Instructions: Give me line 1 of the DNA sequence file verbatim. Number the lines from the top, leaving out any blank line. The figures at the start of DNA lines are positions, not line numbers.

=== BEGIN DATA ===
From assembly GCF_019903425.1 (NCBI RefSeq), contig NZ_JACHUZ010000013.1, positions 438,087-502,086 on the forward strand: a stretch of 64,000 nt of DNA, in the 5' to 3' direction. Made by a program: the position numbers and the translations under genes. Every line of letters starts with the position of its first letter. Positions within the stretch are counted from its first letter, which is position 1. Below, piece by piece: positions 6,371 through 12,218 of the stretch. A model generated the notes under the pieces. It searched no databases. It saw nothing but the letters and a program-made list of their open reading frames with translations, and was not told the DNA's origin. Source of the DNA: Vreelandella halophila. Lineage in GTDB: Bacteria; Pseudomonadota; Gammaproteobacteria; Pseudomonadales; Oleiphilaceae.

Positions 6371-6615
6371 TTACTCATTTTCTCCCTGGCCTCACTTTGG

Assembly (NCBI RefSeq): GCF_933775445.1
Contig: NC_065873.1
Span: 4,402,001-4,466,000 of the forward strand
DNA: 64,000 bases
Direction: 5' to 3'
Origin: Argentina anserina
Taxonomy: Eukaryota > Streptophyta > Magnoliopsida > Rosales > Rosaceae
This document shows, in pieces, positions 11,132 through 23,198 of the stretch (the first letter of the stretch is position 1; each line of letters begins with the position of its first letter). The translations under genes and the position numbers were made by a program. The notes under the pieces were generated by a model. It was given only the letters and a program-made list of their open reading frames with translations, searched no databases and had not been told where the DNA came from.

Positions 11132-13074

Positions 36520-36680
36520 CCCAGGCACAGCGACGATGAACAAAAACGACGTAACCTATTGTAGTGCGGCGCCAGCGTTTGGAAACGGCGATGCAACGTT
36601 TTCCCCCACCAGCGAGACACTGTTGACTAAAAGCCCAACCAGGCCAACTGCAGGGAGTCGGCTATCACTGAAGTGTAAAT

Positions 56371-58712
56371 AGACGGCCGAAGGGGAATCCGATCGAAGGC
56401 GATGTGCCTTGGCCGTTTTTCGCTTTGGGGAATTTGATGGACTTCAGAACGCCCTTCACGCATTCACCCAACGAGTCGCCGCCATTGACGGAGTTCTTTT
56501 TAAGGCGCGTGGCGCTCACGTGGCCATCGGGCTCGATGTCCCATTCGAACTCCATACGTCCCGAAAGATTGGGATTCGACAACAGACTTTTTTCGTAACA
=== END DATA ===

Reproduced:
From assembly GCF_019903425.1 (NCBI RefSeq), contig NZ_JACHUZ010000013.1, positions 438,087-502,086 on the forward strand: a stretch of 64,000 nt of DNA, in the 5' to 3' direction. Made by a program: the position numbers and the translations under genes. Every line of letters starts with the position of its first letter. Positions within the stretch are counted from its first letter, which is position 1. Below, piece by piece: positions 6,371 through 12,218 of the stretch. A model generated the notes under the pieces. It searched no databases. It saw nothing but the letters and a program-made list of their open reading frames with translations, and was not told the DNA's origin. Source of the DNA: Vreelandella halophila. Lineage in GTDB: Bacteria; Pseudomonadota; Gammaproteobacteria; Pseudomonadales; Oleiphilaceae.